• 1 pack Trader Joe’s herb pizza dough (or use any vegan pizza dough)
  • about 8 stalks of asparagus, cut into 1-inch pieces
  • 1/2 small green cabbage, shredded
  • 1/2 bunch of kale, torn into bite-size pieces
  • 3-4 green onions (scallions) chopped
  • 3 cloves garlic, minced
  • olive oil
  • salt + pepper

Green pizza

Let your oven warm to 400 degrees. Chop the veggies. Toss all veggies EXCEPT green onion in a bowl with a small amount of olive oil to coat. Lay them on a baking sheet and sprinkle with salt and pepper. Roast at 400 for about 15 mins, so they begin to wilt but not yet brown.

Green pizza

Green pizza

In the meantime, roll out the dough on a floured surface. Transfer to a flat baking sheet. Drizzle some olive oil on top. Throw the fresh minced garlic on the pizza, then brush the garlic and olive oil into the raw dough.

Green Pizza

When the veggies come out of the oven, put them on top of the pizza dough. Add chopped green onion. Bake for about 8-10 minutes when dough and veggies just start to brown.

Green Pizza


Garlicky and green!


The fresh garlic in the  dough makes it taste like garlic bread, and the sweetness of the roasted cabbage comes through behind the asparagus and kale. DELICIOUS.



THE CITY OF SECOND CHANCES: “Why I Live Here” Post for Laini’s Little Pocket Guide

It was an honor to be asked to find a tangible way to write about why I love living in Bethlehem. After contemplating moves to several cities, living here now is an active deliberate choice I’m happy to make every day. This is why:

Read the article HERE: Laini’s Little Pocket Guide

Thank you infinitely to Laini for making the world better every day. Thank you to Carrie for being the best editor and not getting mad when I put exclamation points after everything or type exciting things in all caps. I love you both.

BOARD THE MAYFLOWER: Small Local Diner offers Homecooked Vegan Options

I get a lot of emails from people traveling in the area, or maybe moving here, who are looking for suggestions for places to eat. But sometimes I’ll hear from a restaurant owner or chef telling me about the special vegetarian and vegan options they are offering.

Mayflower Lunch, Bethlehem PA. Good coffee.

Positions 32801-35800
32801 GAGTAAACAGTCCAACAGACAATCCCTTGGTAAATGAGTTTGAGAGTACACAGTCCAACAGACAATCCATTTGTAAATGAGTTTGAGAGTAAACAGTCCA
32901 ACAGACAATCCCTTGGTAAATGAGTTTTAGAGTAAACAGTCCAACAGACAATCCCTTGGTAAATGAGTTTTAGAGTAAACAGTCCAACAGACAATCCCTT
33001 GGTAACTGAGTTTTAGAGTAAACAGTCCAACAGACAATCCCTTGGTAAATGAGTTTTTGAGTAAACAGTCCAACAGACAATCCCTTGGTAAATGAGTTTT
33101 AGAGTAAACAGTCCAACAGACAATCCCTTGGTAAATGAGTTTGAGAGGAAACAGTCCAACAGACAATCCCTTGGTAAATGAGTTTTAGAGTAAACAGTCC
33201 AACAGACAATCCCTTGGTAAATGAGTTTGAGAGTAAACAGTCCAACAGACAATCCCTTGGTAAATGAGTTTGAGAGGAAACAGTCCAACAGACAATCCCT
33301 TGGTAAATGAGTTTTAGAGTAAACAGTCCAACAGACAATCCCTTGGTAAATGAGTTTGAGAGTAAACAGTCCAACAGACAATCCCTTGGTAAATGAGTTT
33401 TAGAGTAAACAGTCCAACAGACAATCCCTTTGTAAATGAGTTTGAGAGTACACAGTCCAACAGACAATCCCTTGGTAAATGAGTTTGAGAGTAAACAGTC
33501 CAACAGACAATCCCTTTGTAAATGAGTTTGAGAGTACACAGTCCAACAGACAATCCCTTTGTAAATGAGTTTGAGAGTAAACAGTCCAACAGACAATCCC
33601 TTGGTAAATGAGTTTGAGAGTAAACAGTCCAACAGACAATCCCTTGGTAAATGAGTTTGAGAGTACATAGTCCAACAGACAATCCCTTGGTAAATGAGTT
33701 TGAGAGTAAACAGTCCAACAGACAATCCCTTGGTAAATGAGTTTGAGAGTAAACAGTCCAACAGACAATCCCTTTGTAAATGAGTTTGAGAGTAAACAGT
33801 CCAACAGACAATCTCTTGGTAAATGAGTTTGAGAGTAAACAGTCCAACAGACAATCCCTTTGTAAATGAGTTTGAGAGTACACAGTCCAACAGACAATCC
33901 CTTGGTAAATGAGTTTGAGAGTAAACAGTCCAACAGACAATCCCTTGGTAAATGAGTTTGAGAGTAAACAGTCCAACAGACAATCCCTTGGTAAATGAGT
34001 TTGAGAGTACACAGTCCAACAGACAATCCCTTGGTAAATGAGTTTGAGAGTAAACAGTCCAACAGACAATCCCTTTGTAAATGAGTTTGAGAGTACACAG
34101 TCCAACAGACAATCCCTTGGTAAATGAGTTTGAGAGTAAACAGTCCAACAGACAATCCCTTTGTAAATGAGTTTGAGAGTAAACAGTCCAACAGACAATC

Such was the case with Mayflower Lunch. They reached out one day to say “Come in and try our lentil soup, it’s vegan!” Mayflower is a place I’ve driven past hundreds of times but never visited, mainly because it appears to be everything that makes up a small, been-here-forever-Townie-favorite eatery: and with that usually comes nothing I can eat.

I’m happy to report I was wrong about the last part, but so very right about the first part. Being in Mayflower Lunch makes my soul feel good – this is the sort of place I’d go to with my Dad after we finished with a day of antique shops and Roadside America-type kitschy small town exploring. It’s a warm atmosphere, the wood-panelled walls feel like a cozy living room, and the food tastes like it was cooked by a loving Mom.

Mayflower Lunch, Bethlehem PA.

I was surprised to learn that deliberate vegan options were in such a nostalgic place. But was tipped off by server-extraordinaire Amber (go and say hello, she’s great and has the best earrings) – the owners eat vegan a few months a year because of religious customs, and therefore are well-versed in animal derived ingredients and, better yet, how to make delicious food without them.

Mayflower Lunch, Bethlehem PA.

Tuesdays are the days a lot of traditional Greek foods are made fresh, so if you’re looking for falafel or stuffed grape leaves, they should be plentiful that day. Many of the soups made are vegan (lentil, navy bean, spinach and chickpea, etc…), so just ask Amber (or anyone there) what’s vegan that day and they will happily make sure you are well fed.